Comparative Source Analysis (CSA)

Comparative Source Analysis (CSA)

Paper #2

Even with late penalties, your CSE will not be
accepted after section of Week 9, after which time it will be considered “not
completed” and will result in a grade of F for the course. Any exception to
this deadline must be approved with specific and legitimate documentation in
advance by your TA.
Purpose
In the Critical Reading Assignment (CRA) you just completed, you were introduced to one scholar’s
position on a given subject. In the second writing assignment, the Comparative Source Analysis
(CSA), you will examine how two pieces of scholarly work relate to a common topic and to each
other. This assignment provides you with another opportunity to practice critical reading,
summarization and paraphrasing skills and to introduce the process of formulating a research
question. This assignment will:
• expose you to two different scholarly approaches to a common topic.
• teach you to think about how scholarship overlaps and how it differs in the treatment of a
common topic.
• teach you how to identify conceptual problems, articulate the significance of those problems
and analyze how well an academic argument addresses them.
• give you some practice in designing a research question
Read assigned articles/essays
Your professor has assigned two scholarly works that you will read, compare and analyze. You will
find the following texts on your professor’s Ted site:
• Pagels, Elaine. “God the Father/God the Mother.” The Gnostic Gospels. New York:
Vintage Books, 1979. Print.
• Lang, Karen C. “Images of Women in Early Buddhism and Christian Gnosticism.”
Buddhist-Christian Studies, 2 (1982): 94-105. JStor. Web. 11 Nov. 2012.
Write a four-five page analytical essay
Write an essay that explains and analyzes how the assigned sources relate to a common topic and to
each other and that advances one research question that both sources answer. You may organize
your essay any way you feel is best, but in your essay you should:
1) Write an introduction.
a) Identify each source. Who are the authors, and what kind of sources are these?
b) Identify the common topic and provide any background information about the topic
that is necessary to situate the articles in their historical context and to help the reader
understand the content of the articles.
2) Summarize the argument contained in each of the two sources (maximum 200 words for
each source). What problem does each author address, what is the significance of that
problem, and how does each author address it with an argument?
3) Following the summaries, write an analysis demonstrating what these sources teach you
about the topic and how they speak to each other.
a) What are the areas of commonality (comparison) regarding the topic? Consider the
author’s: approach, problem, method, sources, thesis, claims, evidence and/or
conclusions. Provide specific examples from the source and include marked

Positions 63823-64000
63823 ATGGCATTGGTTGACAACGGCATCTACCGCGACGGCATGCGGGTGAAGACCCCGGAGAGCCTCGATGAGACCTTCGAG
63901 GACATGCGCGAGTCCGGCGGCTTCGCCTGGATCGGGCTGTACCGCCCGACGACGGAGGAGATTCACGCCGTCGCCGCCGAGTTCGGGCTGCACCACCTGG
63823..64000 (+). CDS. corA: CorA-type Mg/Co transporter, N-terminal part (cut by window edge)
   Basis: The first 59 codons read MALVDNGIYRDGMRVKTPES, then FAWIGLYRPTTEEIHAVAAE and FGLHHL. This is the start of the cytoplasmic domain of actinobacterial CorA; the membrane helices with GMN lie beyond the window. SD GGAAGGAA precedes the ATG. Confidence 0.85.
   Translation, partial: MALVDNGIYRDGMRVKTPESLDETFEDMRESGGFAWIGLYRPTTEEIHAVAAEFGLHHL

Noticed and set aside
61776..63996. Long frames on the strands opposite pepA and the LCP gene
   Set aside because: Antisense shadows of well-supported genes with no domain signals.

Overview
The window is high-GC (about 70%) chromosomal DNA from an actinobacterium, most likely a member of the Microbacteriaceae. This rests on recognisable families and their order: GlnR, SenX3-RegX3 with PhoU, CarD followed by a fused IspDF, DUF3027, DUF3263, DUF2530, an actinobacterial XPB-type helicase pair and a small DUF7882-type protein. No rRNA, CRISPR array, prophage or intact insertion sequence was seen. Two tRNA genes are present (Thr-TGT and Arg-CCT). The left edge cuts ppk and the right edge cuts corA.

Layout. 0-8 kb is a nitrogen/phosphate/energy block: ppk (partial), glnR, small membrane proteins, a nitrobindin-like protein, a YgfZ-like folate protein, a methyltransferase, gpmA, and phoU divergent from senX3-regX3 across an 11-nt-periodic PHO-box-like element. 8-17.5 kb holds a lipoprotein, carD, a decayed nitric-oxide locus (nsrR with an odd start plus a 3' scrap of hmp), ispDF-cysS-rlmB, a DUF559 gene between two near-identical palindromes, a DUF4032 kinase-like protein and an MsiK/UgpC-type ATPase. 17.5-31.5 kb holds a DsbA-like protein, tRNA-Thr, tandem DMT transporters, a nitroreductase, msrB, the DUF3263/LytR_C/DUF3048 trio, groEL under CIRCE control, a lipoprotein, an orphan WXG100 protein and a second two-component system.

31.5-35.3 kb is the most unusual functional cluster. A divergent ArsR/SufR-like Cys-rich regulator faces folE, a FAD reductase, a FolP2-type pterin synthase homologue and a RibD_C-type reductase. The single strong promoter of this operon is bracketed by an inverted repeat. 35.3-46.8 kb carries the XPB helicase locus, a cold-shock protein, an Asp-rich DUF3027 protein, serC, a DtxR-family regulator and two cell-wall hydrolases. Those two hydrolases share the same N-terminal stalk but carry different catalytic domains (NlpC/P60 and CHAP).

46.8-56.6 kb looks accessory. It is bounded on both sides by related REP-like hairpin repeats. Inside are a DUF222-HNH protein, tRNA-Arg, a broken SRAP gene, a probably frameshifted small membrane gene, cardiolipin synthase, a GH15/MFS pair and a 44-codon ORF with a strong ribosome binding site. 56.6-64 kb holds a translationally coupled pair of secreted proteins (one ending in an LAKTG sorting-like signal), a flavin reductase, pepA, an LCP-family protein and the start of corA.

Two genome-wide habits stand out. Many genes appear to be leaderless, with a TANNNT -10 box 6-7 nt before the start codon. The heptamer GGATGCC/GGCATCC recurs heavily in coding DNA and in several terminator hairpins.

printouts/photocopies for all citations.
b) What are the areas of difference (contrast) regarding this topic? Consider the author’s:
approach, problem, method, sources, thesis, claims, evidence and/or conclusions.
Provide specific examples from the source and include marked printouts/photocopies
for all citations.
4) Advance a research question. Restate the common problem that these two sources
address and formulate a Level-3 research question to which these two sources provide
different answers. What broader question do these sources address? How do these sources
address the question? What might you still need to know in order to answer this question?
(Note: A Level-3 research question is an open-ended question to which an answer can be
proposed based on scholarly research, but that cannot be answered definitively. See the
“Levels of Arguability Worksheet” that is posted to the MMW Website under Reference
Handouts).
Note about using quotations: You may use quotations in this assignment, but use them
judiciously and be sure to cite appropriately.
Resources to help you with this assignment:
• Professor Keller-Lapp’s Writing Lecture in lecture on Thurs., Oct. 15
• UCSD Writing Center Workshop, Wed., Oct. 28, 5-6pm.
• Two-minute videos posted to your course Ted site:
o Compare and Contrast Essay (several options)
o Why we cite
o How we cite (summarizing and paraphrasing)
______________________________________________________________________________
What to turn in:
___ Your four-to-five-page Comparative Source Analysis paper in MLA format
___ Labeled photocopies/printouts of title pages and all other pages from which you have cited
material. On each page, you must mark the material cited by underlining or highlighting the
text. You must also write the name of the author on the top of each page.
___ Works Cited Page in correct MLA format
___ Your graded Critical Reading Assignment
___ Print and submit the CSA grading rubric with your paper
___ Submit the same version of your Comparative Source Analysis paper (excluding Works Cited
page) to Turnitin.com by midnight of the day it is due in section
10.5.15 hkl